The authors say many of these adaptations were not specific to gigantism, instead allowing for greater mobility as I. prima moved across the Triassic landscape. "It was at least twice as large as the other herbivores of the time".
Scientists in Argentina have discovered the earliest-known "giant" dinosaur, revealing the evolution of gigantism began around 30 million years earlier than previously thought.
The creature changes our understanding of how this group of species became such an enormous size.
What is really unexpected is that the lessemsaurids achieved their huge bodies independently of the big sauropods like Brontosaurus and Diplodocus, which did indeed evolve later during the Jurassic. To turn into towering behemoths, it was believed the development of straight legs for support and continuous, rapid growth were essential.
As the researchers pointed out, during early-Triassic, when dinosaurs started to grow, there were many small reptiles which evolved in giant dinosaurs.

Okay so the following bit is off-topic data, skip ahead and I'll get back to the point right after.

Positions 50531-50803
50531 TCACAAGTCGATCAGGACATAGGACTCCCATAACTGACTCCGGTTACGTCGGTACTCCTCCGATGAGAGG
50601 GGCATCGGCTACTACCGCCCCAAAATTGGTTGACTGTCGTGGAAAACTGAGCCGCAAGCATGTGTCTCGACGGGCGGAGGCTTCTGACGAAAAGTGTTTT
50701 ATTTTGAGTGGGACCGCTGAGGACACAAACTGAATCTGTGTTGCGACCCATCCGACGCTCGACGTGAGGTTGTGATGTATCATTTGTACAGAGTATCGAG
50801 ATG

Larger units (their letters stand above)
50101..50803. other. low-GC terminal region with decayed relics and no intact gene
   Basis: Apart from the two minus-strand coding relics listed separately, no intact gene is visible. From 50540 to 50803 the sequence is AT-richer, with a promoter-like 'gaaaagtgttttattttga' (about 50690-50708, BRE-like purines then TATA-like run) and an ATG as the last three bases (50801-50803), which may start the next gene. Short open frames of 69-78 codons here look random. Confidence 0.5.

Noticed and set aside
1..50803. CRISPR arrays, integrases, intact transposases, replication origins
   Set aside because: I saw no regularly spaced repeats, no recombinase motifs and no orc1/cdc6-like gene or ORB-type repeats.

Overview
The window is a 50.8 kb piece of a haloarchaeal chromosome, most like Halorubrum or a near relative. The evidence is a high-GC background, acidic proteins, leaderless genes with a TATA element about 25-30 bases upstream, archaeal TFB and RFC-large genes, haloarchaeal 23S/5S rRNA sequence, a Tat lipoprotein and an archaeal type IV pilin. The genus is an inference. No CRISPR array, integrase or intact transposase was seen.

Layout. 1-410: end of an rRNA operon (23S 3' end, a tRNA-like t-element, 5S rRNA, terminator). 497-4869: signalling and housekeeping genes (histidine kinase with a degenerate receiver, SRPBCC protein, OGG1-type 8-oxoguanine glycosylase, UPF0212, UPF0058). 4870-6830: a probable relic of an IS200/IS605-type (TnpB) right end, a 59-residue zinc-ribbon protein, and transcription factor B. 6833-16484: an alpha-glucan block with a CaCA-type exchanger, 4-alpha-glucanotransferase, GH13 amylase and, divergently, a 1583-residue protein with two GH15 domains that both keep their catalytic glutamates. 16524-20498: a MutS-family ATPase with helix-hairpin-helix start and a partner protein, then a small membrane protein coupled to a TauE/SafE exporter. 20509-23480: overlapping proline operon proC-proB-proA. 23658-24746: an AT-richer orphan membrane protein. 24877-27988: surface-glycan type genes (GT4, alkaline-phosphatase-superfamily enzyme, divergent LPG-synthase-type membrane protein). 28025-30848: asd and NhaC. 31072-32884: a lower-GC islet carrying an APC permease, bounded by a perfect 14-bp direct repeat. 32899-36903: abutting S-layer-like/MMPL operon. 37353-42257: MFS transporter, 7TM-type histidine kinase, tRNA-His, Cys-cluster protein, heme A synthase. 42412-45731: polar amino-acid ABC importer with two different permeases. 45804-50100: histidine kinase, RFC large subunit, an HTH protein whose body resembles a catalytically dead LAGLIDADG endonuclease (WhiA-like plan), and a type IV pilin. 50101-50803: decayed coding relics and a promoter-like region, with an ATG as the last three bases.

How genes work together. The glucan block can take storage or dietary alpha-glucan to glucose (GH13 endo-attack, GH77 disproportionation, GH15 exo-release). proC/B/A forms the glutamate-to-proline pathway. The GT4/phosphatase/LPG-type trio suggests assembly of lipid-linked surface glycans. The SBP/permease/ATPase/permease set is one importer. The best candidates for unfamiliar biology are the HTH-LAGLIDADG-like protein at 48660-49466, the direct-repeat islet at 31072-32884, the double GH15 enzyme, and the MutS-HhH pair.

The new dinosaur species Ingentia prima and similar species are grouped together as "lessemsaurids".
Ingentia Prima would have lived in what is now Argentina, but was then the southeast corner of the supercontinent Pangaea. "That's the surprise", asserted Cecilia Apaldetti, a San Juan University researcher. Like their notorious descendants, they also had elongated necks and tails.
But the dinosaur's size isn't the only feature that impressed paleontologists.
The fossil was found in the San Juan Province, in north-west Argentina, during a field trip. As for the bones, they belonged to the neck, tail, front and back legs.
For most dinosaurs, gigantism proved to be an evolutionary survival tool, especially among herbivores who could use their size as a form of defence against predators. I. prima grew via a combination of very fast growth spurts and bird-like lungs able to supply large amounts of oxygen and keep an vast body cool, scientists report in Nature Ecology & Evolution.
Cyclic growth was common among dinosaurs of that era, but no other known species exceeded more than three metres in length and 1.8 tonnes in weight. Ingentia has been estimated to have weighed about 10 tons, which is huge for its time but makes it a relative lightweight next to some of its descendants like Patagotitan, the largest land animal to ever walk the Earth.
"It is a new way to get body size in an early moment in evolutionary history", said Dr Apaldetti.